For obvious reasons, representatives of Barry Bonds keep calling J.P.
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Ricciardi, general manager of the last-place Toronto Blue
Jays, has been suffering lately because his team hasn’t been hitting much and
because it has been losing far too many games.
Bonds, home-run king, is suffering because he enjoyed a
productive season last year with the San Francisco Giants and, at 43, believes
he has several more years left as a player. All he wants is another chance.
Bonds’ representatives believe both men will stop suffering
if Ricciardi simply signs Bonds as a free agent.
They keep telling Ricciardi they’re offering him a cleanup
batter for next to nothing, the major-leagues’ minimum salary, pro-rated.
Ricciardi isn’t interested. Not in the slightest.
Ricciardi doesn’t care for Bonds. He tells anyone who asks
him about Bonds that he considers the slugger a bad dude. He talks about Bonds’
alleged history with steroids. He says he can’t understand why folks would like
him to disregard Bonds’ personal history and reputation and “want us to accept
the guy with open arms.”
Ricciardi says: “If I’m going to succeed or I’m going to
fail, I’m going to do so with good people I can trust.”
The good people he can trust have not been performing. It
looks like he’s going to fail with them. It looks like he’s going to get fired
in the not-too-distant future.
- Before Ricciardi gets fired, however, he’ll fire
manager John Gibbons, according to U.S.
baseball insider Ken Rosenthal.
In his latest column for Fox Sports, Rosenthal lists Gibbons
as one of three major-league managers who are on the verge of being fired. The
Texas Rangers’ Ron Washington and
the New York Mets’ Willie Randolph
are the other two.
Here’s what Rosenthal writes about Gibbons:
“The Jays look great on paper, yet they're 11-17 (entering
last night) despite a payroll of nearly $100-million. Gibbons seems to sense
that the end is near; he refers almost daily to his tenuous status while
talking to reporters.
“A change, however, is not yet warranted. Within the past 10
days, the Jays released designated hitter Frank
Thomas, activated third baseman Scott
Rolen and promoted left fielder Adam
Lind. Gibbons also juggled the lineup, and more time is needed to determine
whether these adjustments will fix the Jays' sagging offence.
“Ricciardi was responsible for signing and releasing Thomas,
and he also chose Shannon Stewart
over Reed Johnson, who is thriving with the Cubs. Rolen, probably the closest
thing to a clubhouse leader, is new to the Jays. But Gibbons, a close friend of
Ricciardi's, needs to get more out of his team.
“One problem with firing Gibbons is that the Jays lack an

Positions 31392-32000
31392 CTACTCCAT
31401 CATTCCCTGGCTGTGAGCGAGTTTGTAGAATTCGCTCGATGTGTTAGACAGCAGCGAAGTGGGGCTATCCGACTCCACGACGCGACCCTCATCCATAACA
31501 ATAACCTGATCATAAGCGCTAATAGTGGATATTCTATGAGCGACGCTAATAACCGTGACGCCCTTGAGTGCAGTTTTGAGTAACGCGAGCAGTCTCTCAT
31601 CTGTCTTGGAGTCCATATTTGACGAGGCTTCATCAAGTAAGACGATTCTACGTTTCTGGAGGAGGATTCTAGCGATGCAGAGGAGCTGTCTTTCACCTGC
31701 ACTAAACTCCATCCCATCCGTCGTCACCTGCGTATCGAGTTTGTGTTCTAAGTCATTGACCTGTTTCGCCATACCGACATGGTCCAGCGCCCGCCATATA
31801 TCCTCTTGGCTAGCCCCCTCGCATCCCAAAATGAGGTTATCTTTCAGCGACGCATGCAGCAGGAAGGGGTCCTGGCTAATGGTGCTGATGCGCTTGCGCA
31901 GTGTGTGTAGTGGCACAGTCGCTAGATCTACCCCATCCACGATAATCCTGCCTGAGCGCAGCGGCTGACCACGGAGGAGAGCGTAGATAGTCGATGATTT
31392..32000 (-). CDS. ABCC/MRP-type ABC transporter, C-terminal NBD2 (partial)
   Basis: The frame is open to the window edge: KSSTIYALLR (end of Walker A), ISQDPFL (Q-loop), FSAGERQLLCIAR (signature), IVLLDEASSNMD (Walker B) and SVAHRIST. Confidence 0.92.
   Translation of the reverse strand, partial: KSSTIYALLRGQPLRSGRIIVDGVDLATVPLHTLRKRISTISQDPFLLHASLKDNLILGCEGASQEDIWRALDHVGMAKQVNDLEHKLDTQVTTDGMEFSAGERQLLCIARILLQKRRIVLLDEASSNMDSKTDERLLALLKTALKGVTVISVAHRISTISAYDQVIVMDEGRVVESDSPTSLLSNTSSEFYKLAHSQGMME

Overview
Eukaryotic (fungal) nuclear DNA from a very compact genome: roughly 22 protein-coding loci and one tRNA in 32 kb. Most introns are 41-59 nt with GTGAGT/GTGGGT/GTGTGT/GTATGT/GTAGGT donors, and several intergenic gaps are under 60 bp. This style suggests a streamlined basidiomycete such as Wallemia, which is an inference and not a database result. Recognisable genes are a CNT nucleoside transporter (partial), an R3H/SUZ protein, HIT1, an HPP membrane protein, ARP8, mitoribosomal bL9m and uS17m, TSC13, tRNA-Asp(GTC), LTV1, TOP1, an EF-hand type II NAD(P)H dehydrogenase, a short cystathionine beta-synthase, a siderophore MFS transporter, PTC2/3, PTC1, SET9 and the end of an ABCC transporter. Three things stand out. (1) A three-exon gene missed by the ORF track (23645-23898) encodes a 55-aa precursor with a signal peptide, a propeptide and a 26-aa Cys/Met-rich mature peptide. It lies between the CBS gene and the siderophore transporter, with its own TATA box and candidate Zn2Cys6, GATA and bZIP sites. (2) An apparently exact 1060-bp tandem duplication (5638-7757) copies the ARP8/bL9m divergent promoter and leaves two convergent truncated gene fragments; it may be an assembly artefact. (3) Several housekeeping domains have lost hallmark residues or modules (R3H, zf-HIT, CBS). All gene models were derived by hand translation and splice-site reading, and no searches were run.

obvious replacement. If Ricciardi was high on Ernie Whitt, he would not have demoted him from bench coach to
first base coach at the end of last season. Bench coach Brian Butterfield managed six seasons in the minors, but all but 35
games were at Class A.
“Ricciardi ultimately could be held accountable for the
Jays' failures, even though he has two years left on his contract. His questionable
decisions include drafting Ricky Romero
over Troy Tulowitzki, spending big
on Thomas, Vernon Wells and A.J. Burnett, even trading Orlando
Hudson and Miguel Batista for Troy Glaus, who later was flipped for
“But if someone must pay, Gibbons will pay first.”
- During his illustrious career in the major leagues, Roger Clemens was mean-spirited, a
bully, cheap, greedy and insensitive – and those were his good points.
Yet he was the Rocket, and he dominated opponents en route to winning Cy Young
Award after Cy Young Award.
Well, in recent months, he’s been exposed as a steroid-user and as someone
who cheated on his wife and, wow, have personal opinions ever changed on this
In reality, his transgressions weren’t much different from so many of his
peers. The difference, perhaps, is that he wasn’t a nice guy, especially not to
reporters, many of whom are taking delight in exposing him as a rotten apple
And they reshaped public opinion about Clemens, that’s for sure.
Just check out a poll on the Fox Sports web site. The question is this:
If you saw Roger Clemens, would you:
A) Go talk to him – the guy’s a hero.
B) Not talk to him – he doesn’t want to be bothered.
C) Not talk to him – he’s not worth your time.
D) Go talk to him – and tell him off.
Well, the overwhelming choice – at 60 per cent – was C. That tells you all
you need to know about how the public perceives Clemens these days.
You know, if he wasn’t such a turkey, I might actually feel sorry for him